The US and China are planning a virtual summit between President Joe Biden and his Chinese counterpart Xi Jinping this year, a US official told the media, noting a departure in tone from disastrous talks in Alaska in March.
“We do have out of today’s meeting an agreement in principle to hold a virtual bilateral meeting between the leaders before the end of the year,” a US official told reporters after Jake Sullivan, a national security advisor to President Joe Biden, and director of China’s Central Foreign Affairs Commission Yang Jiechi held closed-door talks in Zurich, Switzerland on Wednesday.
The official stressed that the “substantive and constructive” conversation was in stark contrast to the highly contentious face-to-face meeting in Anchorage, Alaska in March, where top US and Chinese diplomats openly exchanged verbal jabs.
“Today really involved a genuine back and forth, which was quite welcome – a different tone than Anchorage,” the official noted, adding that the US hoped the talks in Zurich would serve as a “model for future encounters.”
In a statement quoted by Reuters, White House spokesperson Jen Psaki said the date and details of a virtual summit were not yet finalized.
China’s Foreign Ministry said the meeting between Yang and Sullivan was constructive in nature, with the sides having agreed to “strengthen strategic communication” and take steps to avoid confrontation in the future.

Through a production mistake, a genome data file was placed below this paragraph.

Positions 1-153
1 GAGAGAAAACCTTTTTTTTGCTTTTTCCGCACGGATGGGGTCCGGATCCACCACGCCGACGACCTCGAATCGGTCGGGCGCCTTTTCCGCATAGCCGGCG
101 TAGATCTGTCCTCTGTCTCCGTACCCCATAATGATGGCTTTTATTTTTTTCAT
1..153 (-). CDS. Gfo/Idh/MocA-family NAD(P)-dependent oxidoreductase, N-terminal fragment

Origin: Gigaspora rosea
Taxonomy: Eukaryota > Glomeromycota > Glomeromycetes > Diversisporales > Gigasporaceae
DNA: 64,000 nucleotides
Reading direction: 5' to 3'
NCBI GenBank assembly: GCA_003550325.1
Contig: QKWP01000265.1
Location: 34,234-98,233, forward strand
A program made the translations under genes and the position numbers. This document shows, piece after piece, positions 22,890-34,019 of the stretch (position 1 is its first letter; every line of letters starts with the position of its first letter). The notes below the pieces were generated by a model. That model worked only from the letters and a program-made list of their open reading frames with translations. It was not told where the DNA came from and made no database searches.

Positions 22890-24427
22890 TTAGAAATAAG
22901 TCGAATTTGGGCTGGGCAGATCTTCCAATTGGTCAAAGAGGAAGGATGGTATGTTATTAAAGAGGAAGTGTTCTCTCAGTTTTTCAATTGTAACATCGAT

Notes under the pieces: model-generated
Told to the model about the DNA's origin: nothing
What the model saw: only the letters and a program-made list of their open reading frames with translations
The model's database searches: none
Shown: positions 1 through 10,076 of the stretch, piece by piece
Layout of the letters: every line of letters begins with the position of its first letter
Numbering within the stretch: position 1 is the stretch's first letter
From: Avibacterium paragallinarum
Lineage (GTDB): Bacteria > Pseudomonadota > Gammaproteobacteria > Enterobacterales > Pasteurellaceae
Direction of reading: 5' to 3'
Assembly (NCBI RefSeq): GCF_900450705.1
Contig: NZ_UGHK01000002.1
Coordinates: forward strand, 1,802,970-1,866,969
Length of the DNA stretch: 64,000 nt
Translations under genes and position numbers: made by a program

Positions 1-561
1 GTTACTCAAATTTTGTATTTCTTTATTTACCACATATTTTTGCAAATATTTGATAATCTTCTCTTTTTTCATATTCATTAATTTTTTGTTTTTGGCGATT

Biden and Xi have not met in person since the US leader took office in January, but spoke twice over the phone, including a conversation last month.
During a tense summit in Alaska, US State Secretary Antony Blinken accused Beijing of threatening “the rules-based order that maintains global stability.” China’s Foreign Minister Wang Yi responded by urging Washington to “stop advancing its own democracy in the rest of the world,” and “abandon the Cold War mentality and the zero-sum game approach.”
Relations between the US and China deteriorated significantly after Biden’s predecessor, former President Donald Trump, launched a trade war against Beijing. The countries also clashed on the issues of anti-Beijing protests in Hong Kong, China’s treatment of Tibet, alleged persecution of Uyghurs in its Xinjiang region, and the military activity in the South China Sea.
Over the weekend, the State Department accused China of “provocative” military maneuvers near Taiwan. China’s Foreign Ministry responded on Monday by saying that American military aid to Taiwan threatens regional peace and stability.
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